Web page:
Last Wednesday, the father of a dear friend in Brazil would have celebrated his ninetieth birthday. He died twenty-three years ago, leaving a void in my friend’s life. Maria described her father as a quiet, simple, and observant person who did everything he could for his children. His greatest legacy to her was his kindness towards others less fortunate.
Once, Maria recounted, on the street where they lived, the father of a poor family died. Knowing that the family of the deceased could not afford the burial costs, Maria’s father stopped by at the family’s residence and sent her in to call his widow. He told the woman to bury her husband and send the bill to him for payment.
For Maria this was such a great lesson that, since that incidence, she cannot be indifferent to the suffering of others.
After reading Maria’s story about her father, I thought about my own father’s legacy. In Guyana, Land of Six Peoples, my father’s close friends included blacks, East Indians, Chinese, Portuguese, and people of mixed race like he was. They frequented our home for barbecues on Saturday nights. When, as a British colony, we were occupied by white British soldiers, he even entertained my aunt’s British boyfriends. (For a number of years, my mother’s younger sister lived with us.)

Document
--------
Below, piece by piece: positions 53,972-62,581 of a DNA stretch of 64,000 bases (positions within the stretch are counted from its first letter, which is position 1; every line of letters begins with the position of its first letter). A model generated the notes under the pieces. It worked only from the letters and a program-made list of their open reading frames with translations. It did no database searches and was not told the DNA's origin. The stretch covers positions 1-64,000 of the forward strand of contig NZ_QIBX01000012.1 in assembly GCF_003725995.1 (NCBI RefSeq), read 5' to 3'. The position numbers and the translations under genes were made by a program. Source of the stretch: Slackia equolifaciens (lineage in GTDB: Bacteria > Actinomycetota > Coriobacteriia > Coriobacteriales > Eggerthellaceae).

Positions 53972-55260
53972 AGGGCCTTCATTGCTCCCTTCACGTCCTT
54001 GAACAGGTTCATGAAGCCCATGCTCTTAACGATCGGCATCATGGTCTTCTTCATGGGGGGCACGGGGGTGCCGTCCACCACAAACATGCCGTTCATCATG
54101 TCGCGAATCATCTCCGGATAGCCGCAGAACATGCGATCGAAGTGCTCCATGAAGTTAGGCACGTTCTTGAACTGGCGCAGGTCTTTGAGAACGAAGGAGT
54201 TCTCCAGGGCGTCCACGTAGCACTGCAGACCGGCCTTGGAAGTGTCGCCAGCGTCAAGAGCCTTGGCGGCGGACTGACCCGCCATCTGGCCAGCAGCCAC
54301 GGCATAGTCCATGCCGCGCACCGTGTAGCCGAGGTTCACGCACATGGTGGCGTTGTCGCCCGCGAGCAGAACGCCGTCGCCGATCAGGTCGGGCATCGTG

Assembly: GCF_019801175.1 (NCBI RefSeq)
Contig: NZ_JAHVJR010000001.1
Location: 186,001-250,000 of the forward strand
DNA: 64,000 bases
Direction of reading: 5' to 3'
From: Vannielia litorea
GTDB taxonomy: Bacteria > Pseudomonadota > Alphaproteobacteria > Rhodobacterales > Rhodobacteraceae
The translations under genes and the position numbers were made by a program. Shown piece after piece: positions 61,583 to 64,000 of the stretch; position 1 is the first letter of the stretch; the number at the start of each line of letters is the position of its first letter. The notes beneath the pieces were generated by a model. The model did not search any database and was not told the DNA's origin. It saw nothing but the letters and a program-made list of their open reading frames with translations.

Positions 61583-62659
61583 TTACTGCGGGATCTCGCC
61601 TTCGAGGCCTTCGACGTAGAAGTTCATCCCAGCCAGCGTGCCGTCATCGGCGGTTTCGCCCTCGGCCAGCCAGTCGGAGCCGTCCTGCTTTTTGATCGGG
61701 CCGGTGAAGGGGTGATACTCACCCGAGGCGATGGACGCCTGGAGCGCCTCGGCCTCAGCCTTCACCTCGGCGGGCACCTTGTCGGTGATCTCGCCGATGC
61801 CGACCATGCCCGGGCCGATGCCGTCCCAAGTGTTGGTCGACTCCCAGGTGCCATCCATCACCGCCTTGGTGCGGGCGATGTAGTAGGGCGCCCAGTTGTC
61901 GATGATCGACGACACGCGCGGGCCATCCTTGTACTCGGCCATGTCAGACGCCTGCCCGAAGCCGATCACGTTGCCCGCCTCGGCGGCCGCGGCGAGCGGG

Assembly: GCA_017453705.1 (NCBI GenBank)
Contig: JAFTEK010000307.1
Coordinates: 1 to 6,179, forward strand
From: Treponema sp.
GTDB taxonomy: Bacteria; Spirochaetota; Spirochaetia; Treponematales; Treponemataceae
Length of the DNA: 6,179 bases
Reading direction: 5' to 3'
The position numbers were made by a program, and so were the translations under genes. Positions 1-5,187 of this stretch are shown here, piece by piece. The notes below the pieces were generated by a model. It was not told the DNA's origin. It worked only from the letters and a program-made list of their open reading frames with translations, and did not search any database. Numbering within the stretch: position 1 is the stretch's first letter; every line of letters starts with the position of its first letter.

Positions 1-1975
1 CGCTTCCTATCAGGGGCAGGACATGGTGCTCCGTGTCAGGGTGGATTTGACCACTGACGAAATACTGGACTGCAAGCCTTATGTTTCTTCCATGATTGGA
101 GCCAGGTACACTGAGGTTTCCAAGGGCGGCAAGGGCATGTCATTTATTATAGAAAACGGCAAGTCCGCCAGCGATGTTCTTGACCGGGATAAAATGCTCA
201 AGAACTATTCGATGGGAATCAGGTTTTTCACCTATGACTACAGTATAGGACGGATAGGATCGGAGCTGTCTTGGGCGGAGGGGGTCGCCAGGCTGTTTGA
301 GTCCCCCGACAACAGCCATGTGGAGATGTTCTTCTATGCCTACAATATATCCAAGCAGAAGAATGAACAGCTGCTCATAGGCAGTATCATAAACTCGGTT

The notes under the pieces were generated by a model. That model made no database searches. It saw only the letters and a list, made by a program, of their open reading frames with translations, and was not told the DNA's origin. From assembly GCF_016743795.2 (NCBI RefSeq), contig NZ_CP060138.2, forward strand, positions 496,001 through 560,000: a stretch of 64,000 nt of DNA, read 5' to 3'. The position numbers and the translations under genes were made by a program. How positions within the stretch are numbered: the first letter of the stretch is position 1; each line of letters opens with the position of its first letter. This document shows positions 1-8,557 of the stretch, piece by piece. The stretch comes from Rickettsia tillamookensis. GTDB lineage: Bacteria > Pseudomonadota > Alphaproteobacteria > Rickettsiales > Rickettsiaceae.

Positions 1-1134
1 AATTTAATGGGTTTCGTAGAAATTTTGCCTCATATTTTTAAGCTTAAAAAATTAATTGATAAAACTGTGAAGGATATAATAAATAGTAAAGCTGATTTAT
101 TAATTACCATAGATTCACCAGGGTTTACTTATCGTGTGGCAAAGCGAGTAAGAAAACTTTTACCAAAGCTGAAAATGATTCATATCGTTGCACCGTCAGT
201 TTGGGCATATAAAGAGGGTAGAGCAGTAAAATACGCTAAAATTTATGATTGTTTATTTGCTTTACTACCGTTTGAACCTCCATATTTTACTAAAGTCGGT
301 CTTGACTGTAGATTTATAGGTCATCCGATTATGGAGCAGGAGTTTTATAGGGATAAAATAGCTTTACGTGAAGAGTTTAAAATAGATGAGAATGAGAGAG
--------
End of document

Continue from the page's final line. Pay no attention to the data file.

Through my father’s example, I learned to look beyond the differences of our diverse peoples, discerning what we shared in common as individuals.
Interestingly, for both me and Maria, the way our fathers related with people outside of the home determined the way we relate with the world.
What is your father’s enduring legacy? As a father, what will be your enduring legacy to your sons and daughters when you are gone?